Jul 15, 2013

Schedule Batch Apex in Summer '13

You could always schedule a Batch Apex before Summer '13.  Though, a new system method in this release did make it significantly easier to do.

Previously, I would create my batch class, with its batchable interface declared and its start, execute, and finish methods within.

Here's a sample batch class that runs through all of an org's Contacts and checks a box called myCheckbox__c, if it isn't already checked.

Then, to keep things tidy, I would create a 2nd class with the schedulable interface and a simple method.

Here's that schedulable class:

Then you could queue up the batch class by executing something like this:

Your job will be scheduled, on the hour, every hour.

You could have also implemented both the batchable and schedulable interfaces in the same class and provided a method to do your scheduling.

The new system.scheduleBatch() method that was included in Summer '13

You don't need to:
  1. Implement the schedulable interface (in the same or separate class)
  2. Create a Cron Schedule String (the '0 0 * * * ? *' string above) 
  3. Clean up finished jobs (scheduled jobs hang around until they are manually deleted or system.abortjob() takes care of them.  ScheduledApex clean up after themselves and are removed after running.
The above can be condensed into this:

And scheduled by calling:

Within the system.scheduleBatch() method 3 (and an optional 4th) parameters are provided:
  1. Instance of the batchable class
  2. The Job's name
  3. # of minutes to start the job in
  4. Scope size - 200 is the default for a batchable class' execute method.  This allows you to specify up to 2000 records per batch - just beware of hitting additional limits if you do.

Jul 7, 2013

New SOQL Clauses and System Fields

Summer' 13 and v28.0 brought a few new SOQL features for developers.  Included in those features are the FOR VIEW and FOR REFERENCE SOQL Clauses and their related LastViewedDate and LastReferencedDate date/time fields.  The new fields, unlike the other system date/time fields are dependent on the current user, meaning your values will be different from mine (illustrated below).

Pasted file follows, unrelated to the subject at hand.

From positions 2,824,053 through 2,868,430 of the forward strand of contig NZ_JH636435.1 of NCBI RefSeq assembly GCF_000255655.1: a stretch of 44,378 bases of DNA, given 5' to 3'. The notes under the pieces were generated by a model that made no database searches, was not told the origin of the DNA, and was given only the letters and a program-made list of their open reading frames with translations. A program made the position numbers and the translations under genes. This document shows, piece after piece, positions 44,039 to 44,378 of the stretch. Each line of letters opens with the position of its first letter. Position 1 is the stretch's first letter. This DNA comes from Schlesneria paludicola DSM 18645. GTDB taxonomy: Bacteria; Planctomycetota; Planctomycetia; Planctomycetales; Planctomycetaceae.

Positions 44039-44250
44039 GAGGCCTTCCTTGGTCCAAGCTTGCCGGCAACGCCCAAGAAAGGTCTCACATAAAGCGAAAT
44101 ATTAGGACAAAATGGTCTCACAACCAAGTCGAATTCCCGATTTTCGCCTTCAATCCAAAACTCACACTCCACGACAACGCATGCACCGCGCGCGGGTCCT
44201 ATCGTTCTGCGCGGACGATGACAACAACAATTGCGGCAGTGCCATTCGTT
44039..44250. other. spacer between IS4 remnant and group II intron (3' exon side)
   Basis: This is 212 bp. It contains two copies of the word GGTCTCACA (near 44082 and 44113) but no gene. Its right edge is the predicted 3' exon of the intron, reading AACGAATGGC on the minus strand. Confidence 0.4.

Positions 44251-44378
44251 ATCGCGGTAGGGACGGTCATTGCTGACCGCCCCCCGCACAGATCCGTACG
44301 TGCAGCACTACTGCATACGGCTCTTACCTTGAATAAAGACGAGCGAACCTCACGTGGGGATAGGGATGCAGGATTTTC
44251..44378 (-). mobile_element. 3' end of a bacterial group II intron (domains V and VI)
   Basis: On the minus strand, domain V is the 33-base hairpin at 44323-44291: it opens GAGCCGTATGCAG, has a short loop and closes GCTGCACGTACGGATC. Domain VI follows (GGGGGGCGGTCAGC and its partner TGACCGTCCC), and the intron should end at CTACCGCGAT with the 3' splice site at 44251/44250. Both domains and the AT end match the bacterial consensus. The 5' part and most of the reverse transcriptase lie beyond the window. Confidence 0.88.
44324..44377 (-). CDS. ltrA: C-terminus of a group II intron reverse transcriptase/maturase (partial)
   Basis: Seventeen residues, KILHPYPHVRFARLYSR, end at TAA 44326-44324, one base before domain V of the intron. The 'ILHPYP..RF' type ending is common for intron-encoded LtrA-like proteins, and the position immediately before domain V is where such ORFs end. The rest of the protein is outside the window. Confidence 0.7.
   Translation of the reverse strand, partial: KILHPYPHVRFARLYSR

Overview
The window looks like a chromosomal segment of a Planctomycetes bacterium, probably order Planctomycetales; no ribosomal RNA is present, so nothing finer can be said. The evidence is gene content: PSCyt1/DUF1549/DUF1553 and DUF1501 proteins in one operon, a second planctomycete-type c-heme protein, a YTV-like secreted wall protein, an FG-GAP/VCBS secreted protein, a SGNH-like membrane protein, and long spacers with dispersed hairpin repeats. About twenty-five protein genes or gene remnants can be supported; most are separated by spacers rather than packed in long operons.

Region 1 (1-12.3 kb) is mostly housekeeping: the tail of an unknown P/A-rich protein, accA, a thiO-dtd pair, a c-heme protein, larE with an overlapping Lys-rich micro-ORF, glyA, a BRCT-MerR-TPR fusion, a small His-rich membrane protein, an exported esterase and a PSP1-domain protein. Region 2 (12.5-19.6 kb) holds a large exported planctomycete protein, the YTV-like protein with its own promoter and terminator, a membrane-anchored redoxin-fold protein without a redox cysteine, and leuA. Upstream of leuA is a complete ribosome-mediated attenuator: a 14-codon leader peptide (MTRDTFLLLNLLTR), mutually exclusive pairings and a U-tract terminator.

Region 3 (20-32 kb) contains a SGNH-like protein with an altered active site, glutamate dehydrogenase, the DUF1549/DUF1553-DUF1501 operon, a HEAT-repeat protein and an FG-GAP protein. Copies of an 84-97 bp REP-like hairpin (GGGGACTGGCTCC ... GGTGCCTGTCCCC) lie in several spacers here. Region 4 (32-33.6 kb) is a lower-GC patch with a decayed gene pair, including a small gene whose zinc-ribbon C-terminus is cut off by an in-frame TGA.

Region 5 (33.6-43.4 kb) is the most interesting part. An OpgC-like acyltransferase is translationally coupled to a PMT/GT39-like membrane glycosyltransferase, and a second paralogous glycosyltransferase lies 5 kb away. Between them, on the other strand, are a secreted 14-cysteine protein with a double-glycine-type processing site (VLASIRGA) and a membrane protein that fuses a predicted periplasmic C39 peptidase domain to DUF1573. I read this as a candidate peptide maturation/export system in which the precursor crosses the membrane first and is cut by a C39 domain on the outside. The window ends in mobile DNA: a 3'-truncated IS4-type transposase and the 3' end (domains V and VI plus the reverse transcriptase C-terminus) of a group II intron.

Let's define what a view and a reference are, per the release notes.  Records are considered:
Viewed - "when the user sees the details associated with it, but not when the user sees it in a list with other records."  
Referenced = "when a related record is viewed."
Here's a sample scenario to help understand these fields and how the clauses can be used.

User A creates a "Kirk Steffke" Contact record that is related to a CRM Science Account.  Upon creation, the LastViewedDate and LastReferencedDate for both will the same as the CreatedDate.

Contact:  Kirk Steffke

Account:  CRM Science

Notice above the LastViewedDate and LastReferencedDate fields.  These values are for User A, the user that created both records.  Observe closely and you'll notice that the Account's LastReferencedDate is slightly later than the LastViewedDate.  This is due to creating the Account record through the "New" button in the Contact's Account Lookup window.  The Account is first referenced upon the Account record's creation and a second time when User A is taken to the newly created Contact record.  The reference comes from the Account Lookup field on the Contact.

Since these two fields are user dependent, let's see how the data differs for another user that has never accessed either record.

Account:  CRM Science as viewed by User B

Contact:  Kirk Steffke as viewed by User B

The LastViewedDate has an impact certain areas of the user interface such as the Recent Items list in the toolbar or the items that quickly appear when using the search feature.  Below is a side by side comparison for the two different users.  The new Contact and Account records do not display in the quick search pop-down or in the Recent Items.

As seen here, just like the other sytem date/time fields, they aren't directly updatable.

However, the new SOQL clauses will do just that:

Don't expect to see an updated value when you run the above query; the query will update the LastReferencedDate for any rows returned as they are returned.  When you use the FOR REFERENCE or FOR VIEW clauses, the values returned will never be the actual values, they'll be the last values.  To see the actual values without updating them, use the original query where the clauses are omitted.